And perhaps she did. She transformed while creating this art, and you can hear it in the soundscape. “Independence Day” is a bit of a dance track, while “Hollow Bones” fills a deeper, more primal, place in your body with differing instrumentals. While “Golden Dream” is void of the vocal warmth we would otherwise deduce from the title, we’re mesmerized by how she can still evoke a beautiful instrumental section amidst the rough, almost static, sounds that overlay the entire track. “Off Color” comes in from left field, with a hard-hitting percussion section that comes off as wonderfully experimental in tone, though the song feels more mainstream-headed than its predecessors, and we do not mean that as a negative connotation. Singh expertly rounds out the album with “Dust”, perhaps the most alluring of the five tracks. Composed of several differing tempos, this song could be equally enjoyed on a long drive, sitting with friends during wine night, and dancing in a basement club in The Village at 2am.
Forest Bees’ record release show will take place The Hemlock, San Francisco on January 25th with N. Lannon and Alexsarah. Tickets are available here. Forest Bees is available for preorder now.
Frigs. A dirty, grungy, punk sounding band from Toronto Canada that has applied the perfect amount of monotone “don’t care” attitude with catchy choral melodies. The music itself is a little hard to define or pigeonhole into a specific genre. So those of you who when asked, “What kind of music do you listen to?” and refrain from spewing out genre after sub-genre after made-up genre, and respond by saying, “everything”, this is for you.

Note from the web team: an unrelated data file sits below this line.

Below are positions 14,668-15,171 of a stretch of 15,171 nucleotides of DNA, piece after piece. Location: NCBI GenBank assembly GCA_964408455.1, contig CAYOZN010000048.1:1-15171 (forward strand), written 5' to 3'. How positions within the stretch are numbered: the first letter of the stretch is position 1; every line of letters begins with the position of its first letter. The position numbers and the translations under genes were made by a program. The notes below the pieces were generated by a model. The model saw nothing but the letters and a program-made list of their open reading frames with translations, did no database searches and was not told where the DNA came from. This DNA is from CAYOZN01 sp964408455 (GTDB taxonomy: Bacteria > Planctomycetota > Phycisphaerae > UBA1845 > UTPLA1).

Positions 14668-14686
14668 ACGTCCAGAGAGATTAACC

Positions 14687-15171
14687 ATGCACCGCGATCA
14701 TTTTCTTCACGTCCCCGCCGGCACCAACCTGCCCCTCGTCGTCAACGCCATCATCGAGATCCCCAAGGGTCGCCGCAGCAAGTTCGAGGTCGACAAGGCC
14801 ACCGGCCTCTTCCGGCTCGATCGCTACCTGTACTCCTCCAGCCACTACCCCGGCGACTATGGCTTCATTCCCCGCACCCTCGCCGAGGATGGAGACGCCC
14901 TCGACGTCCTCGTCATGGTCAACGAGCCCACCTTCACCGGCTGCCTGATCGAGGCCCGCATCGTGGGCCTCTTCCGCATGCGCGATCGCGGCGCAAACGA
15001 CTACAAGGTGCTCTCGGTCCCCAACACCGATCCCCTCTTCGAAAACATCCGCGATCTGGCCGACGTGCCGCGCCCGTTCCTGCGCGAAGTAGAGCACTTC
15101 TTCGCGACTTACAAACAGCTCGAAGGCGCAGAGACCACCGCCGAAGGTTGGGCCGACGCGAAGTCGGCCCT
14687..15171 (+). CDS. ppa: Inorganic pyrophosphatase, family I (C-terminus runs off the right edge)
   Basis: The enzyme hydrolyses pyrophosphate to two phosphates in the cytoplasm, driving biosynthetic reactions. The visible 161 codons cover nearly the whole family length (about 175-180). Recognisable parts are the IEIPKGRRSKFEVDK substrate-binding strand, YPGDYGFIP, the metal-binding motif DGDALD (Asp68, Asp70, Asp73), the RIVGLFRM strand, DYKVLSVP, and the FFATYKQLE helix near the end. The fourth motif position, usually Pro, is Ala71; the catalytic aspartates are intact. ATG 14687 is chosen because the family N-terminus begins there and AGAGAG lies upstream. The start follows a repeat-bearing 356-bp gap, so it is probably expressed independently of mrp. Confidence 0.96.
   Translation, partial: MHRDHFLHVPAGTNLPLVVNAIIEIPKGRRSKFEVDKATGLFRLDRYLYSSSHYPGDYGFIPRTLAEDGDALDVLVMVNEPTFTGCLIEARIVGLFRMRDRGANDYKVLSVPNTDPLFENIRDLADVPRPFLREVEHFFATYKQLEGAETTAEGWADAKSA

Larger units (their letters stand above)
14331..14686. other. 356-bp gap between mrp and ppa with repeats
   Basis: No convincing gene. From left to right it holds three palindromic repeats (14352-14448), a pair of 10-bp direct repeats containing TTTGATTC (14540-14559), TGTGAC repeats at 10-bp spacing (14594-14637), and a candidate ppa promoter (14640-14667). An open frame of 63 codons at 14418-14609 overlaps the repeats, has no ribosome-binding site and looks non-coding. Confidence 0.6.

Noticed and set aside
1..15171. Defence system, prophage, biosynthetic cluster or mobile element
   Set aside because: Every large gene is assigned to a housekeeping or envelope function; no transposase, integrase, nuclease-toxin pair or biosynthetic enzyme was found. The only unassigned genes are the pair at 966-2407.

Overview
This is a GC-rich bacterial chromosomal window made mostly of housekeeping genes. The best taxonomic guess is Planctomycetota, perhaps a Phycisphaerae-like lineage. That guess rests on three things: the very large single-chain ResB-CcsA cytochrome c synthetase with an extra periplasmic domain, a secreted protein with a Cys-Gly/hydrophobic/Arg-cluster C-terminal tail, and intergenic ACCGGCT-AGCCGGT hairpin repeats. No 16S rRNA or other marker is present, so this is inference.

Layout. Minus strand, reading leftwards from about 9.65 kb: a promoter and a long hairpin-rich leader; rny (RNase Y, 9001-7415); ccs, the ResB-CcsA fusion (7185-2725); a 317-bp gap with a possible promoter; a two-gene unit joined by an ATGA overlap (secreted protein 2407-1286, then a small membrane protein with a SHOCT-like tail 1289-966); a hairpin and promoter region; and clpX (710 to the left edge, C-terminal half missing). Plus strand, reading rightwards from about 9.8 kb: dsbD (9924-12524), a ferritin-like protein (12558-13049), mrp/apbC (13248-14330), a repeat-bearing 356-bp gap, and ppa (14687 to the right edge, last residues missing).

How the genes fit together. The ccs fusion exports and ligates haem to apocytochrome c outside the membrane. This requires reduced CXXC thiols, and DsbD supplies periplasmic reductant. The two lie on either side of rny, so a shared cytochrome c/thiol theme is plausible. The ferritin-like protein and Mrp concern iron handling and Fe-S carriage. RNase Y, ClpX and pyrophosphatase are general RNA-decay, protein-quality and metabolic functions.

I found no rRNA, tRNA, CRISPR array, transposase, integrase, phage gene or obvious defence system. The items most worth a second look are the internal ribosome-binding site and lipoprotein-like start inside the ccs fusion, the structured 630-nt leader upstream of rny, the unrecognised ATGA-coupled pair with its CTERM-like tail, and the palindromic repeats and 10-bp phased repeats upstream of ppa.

The subtle amount of heated amplifier tubes follows suit with my description of sounding dirty and grungy, however, there is a subtle aspect of experimental musicianship that demands respect. I doubt it’s accidental talent that there are overtones applied to this track that isn’t taught in music theory but should be. Leonard Bernstein stated that a single pitch contains an infinite number of pitches. Within those pitches lay a hidden key that allows music to convey emotion.
Frigs has hit that key allowing them to not only capture a distinct sound but create an atmosphere for the listener. “Talking pictures” starts dark and dreary yet the chorus has that steady hi-hat tapping that you will find your head bobbing in sync with.